Big project, right? Scientists at NASA and the European Space Agency realised that too. In fact, the telescope is so big that they couldn’t fit it into a rocket. Engineers and scientists were forced to figure out a way to send a disassembled telescope into space so that it could assemble itself without any human intervention. Hence, the extra 10 years and extra 10 million dollars to achieve this seemingly impossible task.
Now, you must be wondering why so many people put so much effort into building something so impossible?
First, the JWST will allow scientists to see into the past and record the history of our universe. No, unfortunately, it’s not that kind of time machine! Its large mirror and infrared capabilities will let us see some of the oldest stars and sources of light, and planets. While the Hubble telescope already achieved this to a certain extent (it captured an image of deep space that showed the existence of many older universes), the JWST will take it one step further. Astronomers and physicists are excited to receive images of the very first stars that could in turn show us the birth of our universe. This is what the scientific community calls the ‘cosmic dawn’.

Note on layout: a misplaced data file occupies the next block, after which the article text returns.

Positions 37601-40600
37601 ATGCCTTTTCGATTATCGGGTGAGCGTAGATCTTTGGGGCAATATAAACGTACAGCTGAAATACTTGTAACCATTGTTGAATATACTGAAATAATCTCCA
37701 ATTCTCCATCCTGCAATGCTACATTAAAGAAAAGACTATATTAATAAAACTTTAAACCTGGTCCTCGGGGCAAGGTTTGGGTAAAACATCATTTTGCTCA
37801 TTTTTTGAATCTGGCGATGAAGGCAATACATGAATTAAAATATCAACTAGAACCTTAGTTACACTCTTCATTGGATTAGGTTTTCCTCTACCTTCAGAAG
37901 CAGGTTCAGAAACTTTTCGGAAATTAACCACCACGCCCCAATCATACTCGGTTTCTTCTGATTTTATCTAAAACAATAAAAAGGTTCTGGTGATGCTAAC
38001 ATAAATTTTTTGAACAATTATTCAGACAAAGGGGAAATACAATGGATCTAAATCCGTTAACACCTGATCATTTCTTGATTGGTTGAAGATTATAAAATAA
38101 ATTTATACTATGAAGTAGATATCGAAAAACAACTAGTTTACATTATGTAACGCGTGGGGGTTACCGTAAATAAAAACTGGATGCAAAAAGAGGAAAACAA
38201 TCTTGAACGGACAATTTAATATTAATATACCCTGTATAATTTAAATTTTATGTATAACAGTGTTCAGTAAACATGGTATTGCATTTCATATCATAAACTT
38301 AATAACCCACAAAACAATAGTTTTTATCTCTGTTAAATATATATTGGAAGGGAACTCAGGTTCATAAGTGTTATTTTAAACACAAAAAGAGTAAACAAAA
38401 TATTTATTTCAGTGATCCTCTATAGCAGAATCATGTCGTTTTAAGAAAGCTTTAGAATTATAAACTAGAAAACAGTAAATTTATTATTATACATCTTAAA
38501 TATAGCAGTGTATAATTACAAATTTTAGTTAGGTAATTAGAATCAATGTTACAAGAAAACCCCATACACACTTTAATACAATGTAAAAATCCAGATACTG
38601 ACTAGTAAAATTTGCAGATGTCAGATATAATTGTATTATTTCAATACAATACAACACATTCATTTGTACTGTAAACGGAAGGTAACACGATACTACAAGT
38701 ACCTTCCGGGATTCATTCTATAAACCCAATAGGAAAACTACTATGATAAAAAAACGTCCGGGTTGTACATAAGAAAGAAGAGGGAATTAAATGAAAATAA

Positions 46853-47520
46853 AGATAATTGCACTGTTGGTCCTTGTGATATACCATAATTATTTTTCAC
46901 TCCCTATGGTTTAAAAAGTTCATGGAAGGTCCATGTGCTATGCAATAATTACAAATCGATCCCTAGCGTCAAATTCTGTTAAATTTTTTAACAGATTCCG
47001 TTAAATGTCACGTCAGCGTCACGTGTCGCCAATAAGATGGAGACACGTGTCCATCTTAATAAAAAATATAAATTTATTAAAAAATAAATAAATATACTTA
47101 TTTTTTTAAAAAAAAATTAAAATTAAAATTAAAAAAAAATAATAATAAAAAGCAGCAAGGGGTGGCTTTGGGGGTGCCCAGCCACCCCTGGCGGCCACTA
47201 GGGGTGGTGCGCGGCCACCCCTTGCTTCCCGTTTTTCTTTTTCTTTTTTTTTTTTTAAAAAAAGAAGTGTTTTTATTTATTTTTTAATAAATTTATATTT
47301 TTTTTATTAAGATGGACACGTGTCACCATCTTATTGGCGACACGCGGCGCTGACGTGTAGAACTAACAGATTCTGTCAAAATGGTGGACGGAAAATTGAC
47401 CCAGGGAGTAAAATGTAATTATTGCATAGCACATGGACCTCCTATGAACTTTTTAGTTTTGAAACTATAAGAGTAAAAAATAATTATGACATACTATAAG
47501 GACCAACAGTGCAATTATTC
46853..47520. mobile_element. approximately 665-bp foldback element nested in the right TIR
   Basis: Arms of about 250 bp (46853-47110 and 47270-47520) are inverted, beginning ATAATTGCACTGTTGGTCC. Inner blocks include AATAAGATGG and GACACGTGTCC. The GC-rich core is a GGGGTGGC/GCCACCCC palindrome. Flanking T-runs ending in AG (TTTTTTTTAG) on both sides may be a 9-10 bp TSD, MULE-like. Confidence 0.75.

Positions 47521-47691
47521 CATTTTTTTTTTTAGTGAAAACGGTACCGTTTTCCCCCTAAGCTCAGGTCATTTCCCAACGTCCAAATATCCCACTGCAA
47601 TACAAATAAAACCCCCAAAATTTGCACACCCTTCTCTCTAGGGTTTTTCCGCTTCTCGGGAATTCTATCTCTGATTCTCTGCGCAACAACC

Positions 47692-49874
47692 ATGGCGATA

The JWST’s infrared reading capacity will also allow astronomers to study exoplanets that were, so far, invisible to us. By studying these planets’ atmospheres, astronomers can find similar planets to Earth and eventually, possibly answer the question, “Are we alone?”
According to NASA’s real-time tracking of the telescope, the primary mirror has unfolded successfully and the telescope has started its cool-down process.
Have you heard the buzz? ?@NASAWebb’s “honeycomb”-like mirror unfolded and the telescope is fully deployed!
Like Hubble, Webb is a reflecting telescope – meaning that it gathers light using huge mirrors rather than lenses. So how do the mirrors on Hubble and Webb compare? ⬇️ pic.twitter.com/MhyNmJixIx
— Hubble (@NASAHubble) January 10, 2022
The telescope is open to all scientists across the globe, and many have been selected to use it for various groundbreaking projects once it is fully functional. Hopefully, we will soon have the answers to some of the biggest, most profound questions to life and the universe.
Are you excited about what we can learn from the JWST? Let us know what you think we will discover in the comments below. Speaking of telescopes would you like to know how to make a telescope? Galileo Galilei’s contributions to science is marked by the making of the first telescope which has been instrumental in arriving at the modern day telescopes that we use today.
Read more about deep space explorations in Science Feed:
How NASA Saved the Hubble Space Telescope With Teamwork
The Legacy of the Kepler Space Telescope
Why Do Stars Twinkle And Planets Don’t?